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Giving Your Child a Head-Start with Reading

Giving Your Child a Head-Start with Reading

The ability to read is the most valuable skill for a person to have. In educational terms, when a child is confident in reading it enhances every other area of their education. For dyslexic children, being unable to read confidently holds them back in other areas, thus pulling them further back- if this continues a child who had a high IQ to begin with sees their IQ drop.

I struggled with reading at school- I found it so frustrating, even as a five year old. I have vivid memories of the stuggles through primary school, as well as the deep sense of shame and fear not being as good as the rest of the class- I think these memories helped inform my decision to homeschool. My own struggles with reading, also made me determined to give my own children the best chance to be good readers. From when The Girl was very young I researched the best methods of teaching reading, I discovered along the way my generation probably had one of the worst experiences in reading education- we were given the sight word method, and for me it was like guessing! Thankfully the tide has turned back to the wisdom of Phonics. The Jedi Boy, has benefited from the logical, concise method given in Jolly Phonics (I think reading genetics have favoured The Girl, and she would have been fine either way!)

Despite the struggles some children have with reading, scientists believe that the ability to read is a fundamental brain function, we need to find the keys to unlocking it! There are ways to help a child towards reading success, even from infancy. Reading is the natural progression in language skills. So as soon as a baby is born their brain is building the connections later required in reading.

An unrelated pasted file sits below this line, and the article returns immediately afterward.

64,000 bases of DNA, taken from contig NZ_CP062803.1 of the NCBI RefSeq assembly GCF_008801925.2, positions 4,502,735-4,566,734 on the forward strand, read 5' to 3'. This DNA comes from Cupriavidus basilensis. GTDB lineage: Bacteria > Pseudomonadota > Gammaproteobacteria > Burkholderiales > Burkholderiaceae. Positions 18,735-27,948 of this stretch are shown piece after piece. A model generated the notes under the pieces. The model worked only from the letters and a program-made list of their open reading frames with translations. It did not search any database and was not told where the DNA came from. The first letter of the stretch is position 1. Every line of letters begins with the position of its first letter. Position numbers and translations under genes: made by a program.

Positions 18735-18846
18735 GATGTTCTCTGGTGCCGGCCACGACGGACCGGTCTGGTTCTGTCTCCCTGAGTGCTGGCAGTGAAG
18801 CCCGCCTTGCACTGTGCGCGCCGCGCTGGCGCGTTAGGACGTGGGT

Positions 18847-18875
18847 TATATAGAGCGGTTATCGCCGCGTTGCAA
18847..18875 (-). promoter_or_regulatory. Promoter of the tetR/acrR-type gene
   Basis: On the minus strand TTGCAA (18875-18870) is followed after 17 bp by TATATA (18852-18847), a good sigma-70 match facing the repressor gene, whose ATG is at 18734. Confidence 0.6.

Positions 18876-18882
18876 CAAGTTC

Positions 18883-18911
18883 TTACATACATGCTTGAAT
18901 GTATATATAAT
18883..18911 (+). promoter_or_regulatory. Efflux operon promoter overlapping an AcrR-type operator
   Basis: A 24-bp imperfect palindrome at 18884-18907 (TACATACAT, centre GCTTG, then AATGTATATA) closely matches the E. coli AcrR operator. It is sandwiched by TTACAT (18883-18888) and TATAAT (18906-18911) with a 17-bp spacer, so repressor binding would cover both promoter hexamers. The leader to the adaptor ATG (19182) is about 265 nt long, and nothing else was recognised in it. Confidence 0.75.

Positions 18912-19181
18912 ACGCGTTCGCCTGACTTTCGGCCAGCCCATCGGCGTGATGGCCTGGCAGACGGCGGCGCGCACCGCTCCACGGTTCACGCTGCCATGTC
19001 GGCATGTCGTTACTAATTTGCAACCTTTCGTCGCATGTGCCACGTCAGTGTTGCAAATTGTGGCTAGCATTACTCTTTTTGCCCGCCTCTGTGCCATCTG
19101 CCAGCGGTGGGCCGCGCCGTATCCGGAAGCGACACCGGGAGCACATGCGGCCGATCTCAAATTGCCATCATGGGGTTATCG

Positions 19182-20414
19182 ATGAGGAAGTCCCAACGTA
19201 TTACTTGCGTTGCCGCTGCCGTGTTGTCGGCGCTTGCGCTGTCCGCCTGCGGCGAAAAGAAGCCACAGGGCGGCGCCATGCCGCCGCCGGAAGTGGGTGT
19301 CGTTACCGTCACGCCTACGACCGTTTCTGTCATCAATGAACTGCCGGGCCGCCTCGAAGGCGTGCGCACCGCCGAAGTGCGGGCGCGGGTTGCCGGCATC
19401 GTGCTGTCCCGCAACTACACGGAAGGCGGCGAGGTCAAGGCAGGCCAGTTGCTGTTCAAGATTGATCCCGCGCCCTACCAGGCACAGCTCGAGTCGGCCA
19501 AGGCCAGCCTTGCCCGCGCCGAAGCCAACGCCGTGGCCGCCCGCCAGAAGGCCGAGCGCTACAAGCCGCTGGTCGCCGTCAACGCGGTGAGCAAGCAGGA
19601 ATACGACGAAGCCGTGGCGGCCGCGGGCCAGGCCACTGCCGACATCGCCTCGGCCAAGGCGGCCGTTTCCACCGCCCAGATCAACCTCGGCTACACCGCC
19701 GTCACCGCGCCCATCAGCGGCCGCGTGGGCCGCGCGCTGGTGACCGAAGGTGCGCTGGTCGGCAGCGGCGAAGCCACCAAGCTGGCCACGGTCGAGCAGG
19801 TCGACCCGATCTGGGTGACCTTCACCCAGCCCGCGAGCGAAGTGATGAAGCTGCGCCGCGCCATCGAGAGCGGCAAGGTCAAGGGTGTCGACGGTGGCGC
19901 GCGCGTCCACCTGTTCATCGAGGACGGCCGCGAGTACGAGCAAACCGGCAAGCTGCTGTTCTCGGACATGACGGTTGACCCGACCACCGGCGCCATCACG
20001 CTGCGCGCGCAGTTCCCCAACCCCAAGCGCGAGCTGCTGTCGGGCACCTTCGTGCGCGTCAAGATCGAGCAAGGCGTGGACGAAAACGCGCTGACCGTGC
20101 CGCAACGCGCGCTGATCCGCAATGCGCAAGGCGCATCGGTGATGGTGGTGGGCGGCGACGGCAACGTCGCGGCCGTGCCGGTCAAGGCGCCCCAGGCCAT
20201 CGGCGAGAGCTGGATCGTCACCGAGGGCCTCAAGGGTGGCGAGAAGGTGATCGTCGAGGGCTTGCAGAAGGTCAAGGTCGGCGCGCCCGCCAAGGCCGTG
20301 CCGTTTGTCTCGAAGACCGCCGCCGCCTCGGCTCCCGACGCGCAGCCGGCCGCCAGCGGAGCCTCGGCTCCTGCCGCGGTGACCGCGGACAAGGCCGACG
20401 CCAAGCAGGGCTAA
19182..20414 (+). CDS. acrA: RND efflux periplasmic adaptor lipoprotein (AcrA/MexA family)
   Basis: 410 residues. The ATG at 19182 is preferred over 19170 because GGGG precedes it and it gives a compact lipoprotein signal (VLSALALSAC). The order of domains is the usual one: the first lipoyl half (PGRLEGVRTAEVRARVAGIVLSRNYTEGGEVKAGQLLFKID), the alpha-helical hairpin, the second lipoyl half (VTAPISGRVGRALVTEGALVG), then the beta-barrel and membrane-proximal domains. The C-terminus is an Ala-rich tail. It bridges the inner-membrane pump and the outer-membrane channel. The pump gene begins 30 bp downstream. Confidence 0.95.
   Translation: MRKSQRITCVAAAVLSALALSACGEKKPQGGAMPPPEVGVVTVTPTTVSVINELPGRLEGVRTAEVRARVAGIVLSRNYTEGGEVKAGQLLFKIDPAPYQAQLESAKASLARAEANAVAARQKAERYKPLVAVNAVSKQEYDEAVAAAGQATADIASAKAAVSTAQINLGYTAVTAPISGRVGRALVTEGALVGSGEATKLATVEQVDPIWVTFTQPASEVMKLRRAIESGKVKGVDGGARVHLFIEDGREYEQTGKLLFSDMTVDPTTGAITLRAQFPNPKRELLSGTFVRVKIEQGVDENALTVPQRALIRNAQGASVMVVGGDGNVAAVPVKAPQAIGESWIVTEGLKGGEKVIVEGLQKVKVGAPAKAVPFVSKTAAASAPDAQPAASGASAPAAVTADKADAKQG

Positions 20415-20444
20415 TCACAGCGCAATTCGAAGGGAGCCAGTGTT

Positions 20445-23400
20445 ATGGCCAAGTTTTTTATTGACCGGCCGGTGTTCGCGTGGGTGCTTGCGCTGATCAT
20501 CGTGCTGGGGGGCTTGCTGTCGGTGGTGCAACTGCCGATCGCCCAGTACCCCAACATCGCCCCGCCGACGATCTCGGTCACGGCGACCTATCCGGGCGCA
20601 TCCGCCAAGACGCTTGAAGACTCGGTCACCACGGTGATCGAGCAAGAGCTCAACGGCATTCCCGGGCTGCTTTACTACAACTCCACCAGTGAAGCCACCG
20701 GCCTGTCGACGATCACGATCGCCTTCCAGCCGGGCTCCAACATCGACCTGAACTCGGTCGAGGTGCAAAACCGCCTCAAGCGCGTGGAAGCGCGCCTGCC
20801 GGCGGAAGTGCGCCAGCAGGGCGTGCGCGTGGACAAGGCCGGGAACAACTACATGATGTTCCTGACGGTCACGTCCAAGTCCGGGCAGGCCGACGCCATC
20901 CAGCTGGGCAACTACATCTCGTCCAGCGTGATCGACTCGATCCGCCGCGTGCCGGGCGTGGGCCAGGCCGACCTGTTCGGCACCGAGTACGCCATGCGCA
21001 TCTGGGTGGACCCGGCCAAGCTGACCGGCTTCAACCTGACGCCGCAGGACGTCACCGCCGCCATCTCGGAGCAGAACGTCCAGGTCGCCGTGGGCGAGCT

Ways to Prepare a Child for Reading

    1. Read to the child. Reading to a child from as early on as possible, is proven to be one of the most beneficial activities for a child. Including rhyming verse in a child’s book selection will help with phonetic awareness. Reading also nurtures a natural love of books.
    2. Singing! Every culture, throughout history has a tradition of nursery rhymes and lullabies for babies and young children. Singing with a child has been shown to be even more beneficial to the brain development of language skills than reading. Sadly in modern western culture the tradition of singing to children has been in decline in the last 20 years.
    3.Creating a text rich environment. If a child is use to seeing books in her environment, and sees her parents reading, then that child is more likely to be interested in books.
    4. Matching, sorting activities. Activities which involve looking for patterns, and matching, train the brain in this area. These are skills that the brain can then utilise later when learning the alphabet and reading. This is why puzzles are good for young children.
    5. Talk, talk, talk. Talking with young children builds their vocabulary. Discuss things you see, and places you visit.

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